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If you’re a student or recent grad and have savings, you’ll probably want to know how they can be invested. There are countless options available, but what’s the right fit for you?

The first question to ask yourself is, “What am I saving for?” Are you putting aside money to take a trip with friends in a few years? Saving up for a house a decade from now? Or starting to plan for retirement?

Figuring out why you’re saving is important because it’ll affect how you should save. For example, if you’re contributing to a registered retirement savings plan (RRSP), you won’t need the money for decades, literally. In this case, you can look at choices such as mutual funds, index funds, or exchange-traded funds. With all three of these choices, you can gain exposure to the stock market.

Of course, the stock market can be incredibly volatile. And if you’re not saving with a long term horizon in mind, you might not be comfortable taking the risk that the market as well as your investments will decline in value.

If you’d rather not take a lot of risk with your savings, you can consider some risk-free investment options. Let’s take a look at two possibilities: GICs and high-interest savings accounts.


GICs, which stands for guaranteed investment certificates, are savings products offered by most banks and credit unions. In exchange for the use of your money for a specific period of time, the bank pays you an agreed-upon interest rate. For instance, if you invest $1,000 in a one-year GIC that pays 1.50% per cent, you’ll receive the initial $1,000 plus $15 in interest at the end of the term. Depending on the type of GIC, interest can be paid monthly, semi-annually, or annually. You often need to invest a minimum of $500.  

There are actually a few different kinds of GICs. For one thing, some GICs are non-redeemable. What this means is that once you’ve purchased it, the bank doesn’t have to give you your money back until the term is complete. (In practice, most banks will allow you to cash out early, although you may not receive any of the interest you earned.)

If you’re not comfortable with a non-redeemable GIC, you might want to consider a cashable GIC. These products come with a slightly lower interest rate, but you can redeem your investment early.

With both non-redeemable and cashable GICs, there are a wide variety of terms available. On the shorter end, you can find 30-, 60-, and 90-day GICs, which might be ideal if you’re saving for an upcoming purchase. There are also GICs you can buy with terms of 180 days and just under per year (364 days). On the longer end, you can purchase GICs with terms of anywhere from one to seven years. As a general rule, the longer the term, the higher the interest rate.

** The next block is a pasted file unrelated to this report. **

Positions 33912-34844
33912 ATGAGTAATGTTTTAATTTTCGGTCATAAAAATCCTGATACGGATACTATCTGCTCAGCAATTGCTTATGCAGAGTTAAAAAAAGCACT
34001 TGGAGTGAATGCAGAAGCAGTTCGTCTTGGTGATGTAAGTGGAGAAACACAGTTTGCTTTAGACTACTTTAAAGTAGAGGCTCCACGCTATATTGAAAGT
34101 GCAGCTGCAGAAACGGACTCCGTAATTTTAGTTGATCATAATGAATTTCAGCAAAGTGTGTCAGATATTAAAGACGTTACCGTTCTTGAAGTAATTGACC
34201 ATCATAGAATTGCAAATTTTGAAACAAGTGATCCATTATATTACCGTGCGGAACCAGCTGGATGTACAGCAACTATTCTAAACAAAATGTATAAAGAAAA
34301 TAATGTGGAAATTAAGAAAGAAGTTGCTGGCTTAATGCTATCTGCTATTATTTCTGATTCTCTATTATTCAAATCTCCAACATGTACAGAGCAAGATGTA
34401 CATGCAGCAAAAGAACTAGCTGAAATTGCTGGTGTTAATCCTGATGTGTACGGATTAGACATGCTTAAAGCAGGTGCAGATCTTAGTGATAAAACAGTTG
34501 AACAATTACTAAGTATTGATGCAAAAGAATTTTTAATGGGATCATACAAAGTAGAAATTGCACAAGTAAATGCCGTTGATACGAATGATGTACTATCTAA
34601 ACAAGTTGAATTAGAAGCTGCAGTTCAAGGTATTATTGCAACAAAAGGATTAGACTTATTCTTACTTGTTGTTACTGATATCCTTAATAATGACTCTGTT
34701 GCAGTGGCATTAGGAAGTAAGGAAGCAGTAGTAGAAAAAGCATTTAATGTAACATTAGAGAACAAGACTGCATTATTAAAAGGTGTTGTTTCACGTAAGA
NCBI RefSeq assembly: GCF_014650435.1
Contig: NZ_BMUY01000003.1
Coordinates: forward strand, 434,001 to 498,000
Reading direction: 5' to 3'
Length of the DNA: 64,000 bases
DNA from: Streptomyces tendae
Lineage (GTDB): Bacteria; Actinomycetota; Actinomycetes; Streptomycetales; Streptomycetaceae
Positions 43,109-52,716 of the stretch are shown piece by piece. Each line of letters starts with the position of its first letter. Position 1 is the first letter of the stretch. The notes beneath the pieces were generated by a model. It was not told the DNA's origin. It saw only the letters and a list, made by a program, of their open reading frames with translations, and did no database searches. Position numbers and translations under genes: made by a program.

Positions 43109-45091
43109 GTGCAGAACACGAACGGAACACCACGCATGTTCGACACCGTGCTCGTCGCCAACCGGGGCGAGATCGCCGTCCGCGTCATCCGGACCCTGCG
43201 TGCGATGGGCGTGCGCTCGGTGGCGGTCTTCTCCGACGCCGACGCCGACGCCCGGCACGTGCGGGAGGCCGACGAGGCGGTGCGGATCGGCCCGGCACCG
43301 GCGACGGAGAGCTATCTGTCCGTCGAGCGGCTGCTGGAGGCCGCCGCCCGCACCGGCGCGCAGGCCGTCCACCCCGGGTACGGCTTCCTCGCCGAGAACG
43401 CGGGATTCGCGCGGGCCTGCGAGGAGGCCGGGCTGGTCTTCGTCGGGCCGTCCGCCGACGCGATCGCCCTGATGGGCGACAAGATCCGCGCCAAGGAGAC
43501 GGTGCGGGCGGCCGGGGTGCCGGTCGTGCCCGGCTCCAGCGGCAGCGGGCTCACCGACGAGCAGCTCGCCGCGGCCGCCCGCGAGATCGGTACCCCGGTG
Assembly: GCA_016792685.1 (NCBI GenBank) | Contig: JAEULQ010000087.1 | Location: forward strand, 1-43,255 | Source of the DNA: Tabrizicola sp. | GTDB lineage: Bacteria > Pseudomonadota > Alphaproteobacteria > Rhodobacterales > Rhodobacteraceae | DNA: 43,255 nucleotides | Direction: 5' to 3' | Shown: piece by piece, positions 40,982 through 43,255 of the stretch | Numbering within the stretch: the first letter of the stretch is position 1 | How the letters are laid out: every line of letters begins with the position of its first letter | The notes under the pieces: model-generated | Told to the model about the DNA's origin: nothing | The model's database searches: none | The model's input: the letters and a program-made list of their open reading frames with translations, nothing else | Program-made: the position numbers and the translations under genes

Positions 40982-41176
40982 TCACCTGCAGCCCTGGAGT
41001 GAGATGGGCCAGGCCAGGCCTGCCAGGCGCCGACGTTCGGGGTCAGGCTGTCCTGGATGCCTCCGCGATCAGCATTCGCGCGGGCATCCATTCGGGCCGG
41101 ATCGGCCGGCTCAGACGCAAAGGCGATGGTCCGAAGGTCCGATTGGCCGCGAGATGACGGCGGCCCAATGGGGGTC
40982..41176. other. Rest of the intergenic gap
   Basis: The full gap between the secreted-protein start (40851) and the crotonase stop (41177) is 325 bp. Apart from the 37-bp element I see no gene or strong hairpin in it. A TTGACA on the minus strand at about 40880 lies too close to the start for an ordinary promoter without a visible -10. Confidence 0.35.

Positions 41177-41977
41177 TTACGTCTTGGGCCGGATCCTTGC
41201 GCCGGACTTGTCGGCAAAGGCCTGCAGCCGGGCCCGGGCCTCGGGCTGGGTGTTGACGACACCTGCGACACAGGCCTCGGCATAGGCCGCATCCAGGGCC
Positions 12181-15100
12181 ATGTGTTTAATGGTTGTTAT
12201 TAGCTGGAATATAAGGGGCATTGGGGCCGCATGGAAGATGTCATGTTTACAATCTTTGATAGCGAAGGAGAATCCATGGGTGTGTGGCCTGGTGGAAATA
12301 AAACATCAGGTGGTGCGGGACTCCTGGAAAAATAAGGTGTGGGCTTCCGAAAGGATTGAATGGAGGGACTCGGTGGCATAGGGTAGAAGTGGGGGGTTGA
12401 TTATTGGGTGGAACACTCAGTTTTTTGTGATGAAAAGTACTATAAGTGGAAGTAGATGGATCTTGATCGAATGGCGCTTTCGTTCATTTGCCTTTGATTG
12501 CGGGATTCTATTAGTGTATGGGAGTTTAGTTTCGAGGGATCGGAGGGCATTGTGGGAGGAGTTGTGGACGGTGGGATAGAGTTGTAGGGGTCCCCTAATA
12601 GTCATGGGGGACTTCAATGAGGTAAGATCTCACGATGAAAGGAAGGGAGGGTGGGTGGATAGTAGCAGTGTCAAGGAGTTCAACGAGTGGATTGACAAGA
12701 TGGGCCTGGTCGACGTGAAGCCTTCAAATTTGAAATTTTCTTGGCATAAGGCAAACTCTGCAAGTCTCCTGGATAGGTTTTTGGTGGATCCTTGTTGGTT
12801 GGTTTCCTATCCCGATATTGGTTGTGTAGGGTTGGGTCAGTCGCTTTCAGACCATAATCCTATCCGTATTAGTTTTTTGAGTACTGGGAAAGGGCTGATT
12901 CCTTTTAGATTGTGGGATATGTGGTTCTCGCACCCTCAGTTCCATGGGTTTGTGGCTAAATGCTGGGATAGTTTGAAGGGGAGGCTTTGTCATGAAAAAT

Why your money’s safe

When you buy a stock, it can drop in value. There’s no one who will guarantee you’ll get your money back. With GICs, the bank issuing them promise to pay you back your investment plus interest. And in the unlikely event that the bank goes bust, your money is protected by government deposit insurance. If you buy a GIC through a bank, the Canada Deposit Insurance Corporation (CDIC) will protect your investment up to $100,000.

Keep in mind that deposit insurance does not cover two kinds of GICs: Those with a term greater than five years, as well as products denominated in a foreign currency (some banks sell GICs denominated in U.S. dollars).

High-interest savings accounts

Another option for saving without taking any risks is a high-interest savings account. These are like regular savings accounts but with a much more competitive interest rate. While you might receive 0.25 per cent in interest with a regular savings account, it’s possible to find a high-interest savings account that pays 1.50 per cent to 2.25 per cent annually.

Compared to GICs, the advantage with a high-interest savings account is that you always have access to your money. There’s no need to worry about your money being locked up for a set period of time. There usually isn’t a minimum deposit amount either so you can begin investing no matter how much you’ve saved.

The bottom line

It’s tempting to try to get a huge return when you start investing. But if you’d rather have the peace of mind that your savings are secure, give some thought to GICs and high-interest savings accounts. Your savings can grow and you won’t lose any money. is a website that compares mortgage ratescredit cards and deposit rates with the goal to empower Canadians to search smarter and save money.